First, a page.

Three subjects of particular interest to me came together in The Descendants:
Family History: My Perspective
If family history is viewed as an exploration of those who came before – ancestors, the weight of obligation is less than if one views family history from a descendant’s perspective. That is illustrated brilliantly in the film, as Matt King struggles with the responsibility of stewardship of land he and other descendants inherited. Matt King is a man who can recite his pedigree, passes it to his children and shares it with a gaggle of cousins. The past is present in their lives.
A Cinematic Perspective
This film is rife with cinematic cliches. Hawaii as paradise. Workaholic father and distant husband. Dysfunctional family. Disloyal wife. Matrimonial implosion. Precocious tween. Teenage daughter acting out. Dull-witted teen beau. Eccentric supporting characters.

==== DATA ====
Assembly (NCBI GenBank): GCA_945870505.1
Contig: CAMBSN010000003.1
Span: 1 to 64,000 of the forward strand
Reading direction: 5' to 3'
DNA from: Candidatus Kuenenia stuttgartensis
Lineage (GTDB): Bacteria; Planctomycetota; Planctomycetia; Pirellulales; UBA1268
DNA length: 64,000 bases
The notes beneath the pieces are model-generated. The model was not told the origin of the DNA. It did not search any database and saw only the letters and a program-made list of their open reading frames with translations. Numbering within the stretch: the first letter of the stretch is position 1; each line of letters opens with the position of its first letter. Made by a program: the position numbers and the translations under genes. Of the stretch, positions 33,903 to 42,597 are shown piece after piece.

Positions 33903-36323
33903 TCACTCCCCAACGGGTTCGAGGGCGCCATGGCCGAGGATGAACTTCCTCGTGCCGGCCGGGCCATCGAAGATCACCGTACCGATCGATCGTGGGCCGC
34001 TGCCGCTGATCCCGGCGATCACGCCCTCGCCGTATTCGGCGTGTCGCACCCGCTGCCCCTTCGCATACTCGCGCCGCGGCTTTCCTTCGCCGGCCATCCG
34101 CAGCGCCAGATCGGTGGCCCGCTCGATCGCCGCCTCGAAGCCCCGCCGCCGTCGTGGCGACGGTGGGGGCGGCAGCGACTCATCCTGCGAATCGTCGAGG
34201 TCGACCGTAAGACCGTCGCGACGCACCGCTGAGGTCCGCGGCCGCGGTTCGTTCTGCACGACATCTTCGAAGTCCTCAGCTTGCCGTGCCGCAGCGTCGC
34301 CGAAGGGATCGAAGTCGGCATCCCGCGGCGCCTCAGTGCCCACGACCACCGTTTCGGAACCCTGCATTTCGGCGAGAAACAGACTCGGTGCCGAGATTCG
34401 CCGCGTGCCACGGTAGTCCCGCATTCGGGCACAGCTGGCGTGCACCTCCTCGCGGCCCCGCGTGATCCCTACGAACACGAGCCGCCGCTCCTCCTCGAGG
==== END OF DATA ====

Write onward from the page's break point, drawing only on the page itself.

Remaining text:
Every time I became impatient with the cliche, there was a situational twist; or a piece of dialogue that belied the cliche; or an unexpected insight into a character. That’s a really big but. The Descendants is a much, much better film than it appears in promos, reviews or on the DVD cover. There are human truths brilliantly depicted. I’ll let you pick the ones that resonate with you. My moments were the hospital scenes when the characters spoke to the comatose Elizabeth as if she could hear. Been there, done that.
My dream as a marketer of polar product was to see the Arctic and Antarctica become ubiquitous. Like Walmart – even if you never shopped there – you know the name. The Descendants confirmed that that dream of mine is now a reality. I won’t spoil how the film set in Hawaii manages to do that. Just watch it.
As a matter of fact that is the best piece of advice I can give you about this film – just watch it.